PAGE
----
Actor Ansel Elgort plays a talented getaway driver, guaranteed to get the gang of robbers he aids and abets out of any jam, in Baby Driver. But it’s The Divergent Series and The Fault in Our Stars actor’s supreme, scene-stealing performances, opposite an all-star cast, including Kevin Spacey, Jamie Foxx, and Jon Hamm that drives the edge-of-your-seat action thriller. SF Weekly spoke to Elgort and director Edgar Wright (Hot Fuzz, Shaun of the Dead) about the making of the film, the things they’ve stolen and the life lessons that Elgort’s borrowed — not stolen — from his parents.
SF Weekly: Ansel, you work with Jon Hamm, Jamie Foxx, and Kevin Spacey in Baby Driver. What did you learn from each of them?
Ansel Elgort: I learned that you have to be prepared and ready and you have to go and do your job. But I also learned that it’s not such a big deal. I remember when I was trying to be an actor, everything had to be really serious. Then you work with Jamie and Kevin and John, and they’re joking around all the time and just trying to have a good time. Of course, there are days that are really intense and you have to do what you have to do to get there. But I think you have to enjoy your job, be playful, and loose. A lot of the greatest Jamie moments in the film came from him just being organic and loose and not worrying too much about is this the right thing to do, is this the wrong thing to do?
Edgar Wright: Yeah, there are a couple of improvs that he has that he only says once, like when he says, ‘That’s some Oscar shit, right there.’ There’s only one take of that, and as soon as he says it, that’s going in the movie.
SFW: Ansel, your Baby character has tinnitus and spends a lot of his life trying to drown out the noise in his ear, as well as certain painful memories. What’s something you wish you could drown out?
AE: I wish I could drown out doubt in my decisions. I wish I could be more trusting in my instincts and my impulses in art, but also in my regular life. Sometimes, I think I over-think everything way too much, and all it does is hold me back.
SFW: Since Baby Driver is about a den of robbers, what, if anything, have you two stolen?
EW: My first movie came out when I was 21. I was in London, and I was totally and utterly broke. I was on the dole in the U.K., what you call welfare in the U.S., but I had a movie out. It was the weirdest thing to have a movie out, but no money whatsoever. The movie got mixed reviews, including some really bad reviews, and I can’t tell you how weird it is to be standing at a news store and reading a one-star review of your film.
A couple of weeks later, there was a magazine called What’s On In London that had a great review of my film, and I did not have the money to buy the magazine, so I stole it. I’d like to say to the news agent by Camden Town tube station that I’m going to come back in and put $5 on the counter and walk out. You won’t know why, but it’s me paying it back with interest. So, I apologize. I was 21. I didn’t know what I was doing.
AE: I’m not a bad guy like Edgar, not since I was a preteen. But when I was a preteen, it used to be fun with friends to see if you could go into a Duane Reade drugstore and steal a chocolate bar and get away with it. There’s a rush that comes along with it, so it makes sense why someone would want to rob a bank. That would probably be that times a million.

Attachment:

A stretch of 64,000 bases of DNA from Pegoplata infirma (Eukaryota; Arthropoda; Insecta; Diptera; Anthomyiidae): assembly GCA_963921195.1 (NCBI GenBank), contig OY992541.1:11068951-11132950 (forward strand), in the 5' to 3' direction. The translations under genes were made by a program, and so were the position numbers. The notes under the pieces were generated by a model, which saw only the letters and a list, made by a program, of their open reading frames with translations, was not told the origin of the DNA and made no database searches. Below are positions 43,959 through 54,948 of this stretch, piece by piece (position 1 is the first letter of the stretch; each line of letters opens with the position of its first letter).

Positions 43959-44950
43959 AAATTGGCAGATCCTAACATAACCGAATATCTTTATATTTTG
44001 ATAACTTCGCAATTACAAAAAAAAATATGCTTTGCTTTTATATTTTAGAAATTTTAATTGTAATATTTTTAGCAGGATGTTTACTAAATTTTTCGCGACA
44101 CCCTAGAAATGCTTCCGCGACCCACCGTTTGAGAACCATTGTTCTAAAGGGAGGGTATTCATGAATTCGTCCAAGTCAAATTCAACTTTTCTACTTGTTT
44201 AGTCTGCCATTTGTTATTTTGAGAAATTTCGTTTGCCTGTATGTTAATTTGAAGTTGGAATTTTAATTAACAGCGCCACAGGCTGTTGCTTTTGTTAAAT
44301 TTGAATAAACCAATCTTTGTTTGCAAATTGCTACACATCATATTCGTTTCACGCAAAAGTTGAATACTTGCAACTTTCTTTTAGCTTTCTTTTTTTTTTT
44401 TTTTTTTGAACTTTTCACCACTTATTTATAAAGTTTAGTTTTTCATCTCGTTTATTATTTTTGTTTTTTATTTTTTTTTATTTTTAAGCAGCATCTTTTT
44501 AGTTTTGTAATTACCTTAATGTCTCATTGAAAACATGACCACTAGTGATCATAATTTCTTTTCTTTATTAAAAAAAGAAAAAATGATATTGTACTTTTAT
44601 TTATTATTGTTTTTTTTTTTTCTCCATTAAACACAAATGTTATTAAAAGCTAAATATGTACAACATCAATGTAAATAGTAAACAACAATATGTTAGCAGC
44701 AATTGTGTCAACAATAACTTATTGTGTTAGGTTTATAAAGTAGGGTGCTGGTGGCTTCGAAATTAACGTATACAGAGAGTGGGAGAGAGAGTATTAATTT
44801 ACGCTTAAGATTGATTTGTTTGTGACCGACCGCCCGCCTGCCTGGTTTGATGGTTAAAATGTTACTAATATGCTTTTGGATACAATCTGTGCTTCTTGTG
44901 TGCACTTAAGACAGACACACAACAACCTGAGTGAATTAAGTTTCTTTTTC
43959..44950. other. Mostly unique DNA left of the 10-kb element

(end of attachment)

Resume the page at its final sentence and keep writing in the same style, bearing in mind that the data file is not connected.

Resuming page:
SFW: Ansel, you divide your time between acting and music. Are you an actor who puts out music or a musician who acts?
AE: I see myself as one overall person, who has different sides of his life. Acting is obviously a large and successful side, and I’m grateful for that. But I don’t see myself any more as an actor than as a musician, or vice versa. I love the feeling of being on set and filming or being onstage and acting. I also love the feeling of being in the studio and writing a song and recording it or being onstage and singing. So, I don’t ever want to classify myself as one thing. I’d like to live a life where eventually I want to direct, I want to write scripts, there are so many things I want to do. So, I don’t ever want to be in a position where I do this, so I can’t do that.
I have a lot of actor friends who have a lot of downtime, so it can’t be your only job. You have to have other things you’re into. But as a director, I feel — the one thing I’m scared about getting to directing, is it seems as though that’s what you really have to focus on. Putting a whole movie together — I’ve watched Edgar doing this, and it’s a full-time job.
SFW: Your father is a photographer and your mother is a dancer and opera director. How did they shape your view of the world?
AE: Mostly it was that you can take a hobby like photography — my dad took his first photo at 15 — and then he wanted to be a painter, and then he was taking photos of his paintings, and he had a camera, so he’d take photos of people, too. Then he decided that he liked that and he wanted to do it, more so than the actual art itself. There was the attitude that if you liked doing something and wanted to work hard, that that could easily be your career, that you don’t have to work an office job, that that could be your job. I’m lucky that I had him as a parent and my mother as a parent, because they both understood that.
My mom is an opera director and was a dancer in New York City, in the ’80s, and getting paid no money. So, it was all good, ‘If you want to do that, Ansel, you can do it. You don’t have to go to college, you can be an actor. It’s fine with us.’ If it wasn’t for that, I don’t know if I’d have been strong-willed enough to go out and do something without the support of my family.